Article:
A transactional view of education removes any meaningful sense of vocation from the equation.

A transactional view of education removes any meaningful sense of vocation from the equation. The English word vocation, from the Latin vocare, means “calling.” In a biblical worldview, one’s job or even his career is ultimately an expression of his vocation from the Lord. He is called by God to follow a certain path, as evidenced through a combination of his desires, his spiritual gifts, his acquired knowledge and abilities, the affirmation of others, and the opportunities that are open to him. In God’s common grace, he even calls unbelievers to contribute to authentic human flourishing in a variety of vocations. Many students, Christians and non-Christians alike, feel drawn to certain fields because they want to make a difference.

While a merely transactional view of education misses this robustly vocational vision of higher education, it remains an important component of a liberal arts education—especially in Christ-centered colleges and universities. We are educating our students to be particular sorts of people, regardless of their major or what they do with it on the other side of graduation. We understand that education is first and foremost a matter of formation.

I don’t want to be misunderstood. Career preparation is critically important. Every degree program should expose students to career options, connect them with job opportunities, and prepare them to succeed in as many contexts as possible. A transformational education should avoid being overly theoretical and it certainly should never be impractical. Faculty in the humanities should not hesitate to talk about job placement, just as faculty in business should be eager to talk about the importance of vocation and human flourishing.

A degree rooted in the liberal arts and humanities may not be the pathway to some of the highest-paying jobs on the market today, but such a degree, especially from a convictionally Christian institution, will certainly educate students to think critically, communicate clearly, and care about values and goods rooted in God’s design. Such an education will help students to flourish in many different jobs, which is all the more important in a world where so many change jobs so often. A transformational education understands that students are more than simply future workers and that one’s vocation is worth significantly more than whatever financial compensation is earned.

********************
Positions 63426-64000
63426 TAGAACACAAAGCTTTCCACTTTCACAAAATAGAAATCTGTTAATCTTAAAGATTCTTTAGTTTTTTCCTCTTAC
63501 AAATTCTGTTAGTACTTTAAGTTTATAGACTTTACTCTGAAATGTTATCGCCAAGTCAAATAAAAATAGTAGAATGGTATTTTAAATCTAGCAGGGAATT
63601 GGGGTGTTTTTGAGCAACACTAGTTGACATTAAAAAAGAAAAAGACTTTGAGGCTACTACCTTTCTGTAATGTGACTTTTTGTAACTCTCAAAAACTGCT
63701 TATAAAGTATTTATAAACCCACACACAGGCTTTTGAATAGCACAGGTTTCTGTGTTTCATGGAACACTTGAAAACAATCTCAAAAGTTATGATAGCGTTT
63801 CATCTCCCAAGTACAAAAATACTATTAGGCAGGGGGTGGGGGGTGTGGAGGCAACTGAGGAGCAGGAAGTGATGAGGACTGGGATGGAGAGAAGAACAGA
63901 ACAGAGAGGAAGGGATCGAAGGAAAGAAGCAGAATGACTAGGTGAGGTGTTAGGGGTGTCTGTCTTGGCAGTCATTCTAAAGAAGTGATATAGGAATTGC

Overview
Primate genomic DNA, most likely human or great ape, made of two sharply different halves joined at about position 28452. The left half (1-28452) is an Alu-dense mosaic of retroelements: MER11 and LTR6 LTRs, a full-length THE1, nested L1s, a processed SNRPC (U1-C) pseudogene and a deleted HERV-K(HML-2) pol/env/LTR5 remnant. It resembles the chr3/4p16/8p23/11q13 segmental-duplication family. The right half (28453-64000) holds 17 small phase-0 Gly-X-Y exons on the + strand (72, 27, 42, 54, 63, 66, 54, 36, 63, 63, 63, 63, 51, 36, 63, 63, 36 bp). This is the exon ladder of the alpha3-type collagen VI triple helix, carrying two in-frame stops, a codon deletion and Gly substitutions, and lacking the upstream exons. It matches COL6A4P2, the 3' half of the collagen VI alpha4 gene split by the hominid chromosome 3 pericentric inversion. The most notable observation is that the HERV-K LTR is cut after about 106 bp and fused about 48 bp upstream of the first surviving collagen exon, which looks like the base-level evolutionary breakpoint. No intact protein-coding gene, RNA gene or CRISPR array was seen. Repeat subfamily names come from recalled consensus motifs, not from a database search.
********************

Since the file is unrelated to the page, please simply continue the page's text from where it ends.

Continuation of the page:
Nathan A. Finn

Nathan A. Finn is professor of faith and culture and directs the Institute for Transformational Leadership at North Greenville University in Tigerville, S.C. He is a research fellow for the Ethics and Religious Liberty Commission and is senior editor for Integration: A Journal of Faith and Learning. He also serves as teaching pastor at the First Baptist Church of Taylors, S.C.


Read the Latest from WORLD Opinions

Katie J. McCoy | The proposal to make women register for the draft reveals the sad state of our country’s spiritual and cultural health

William Inboden | The Russian leader’s visit to North Korea is part of a complex maneuver

Maria Baer | Someday the media will pretend they never said boys can be girls

Carl R. Trueman | The cult of the individual threatens to transform academic institutions

COMMENT BELOW

Please wait while we load the latest comments...

Comments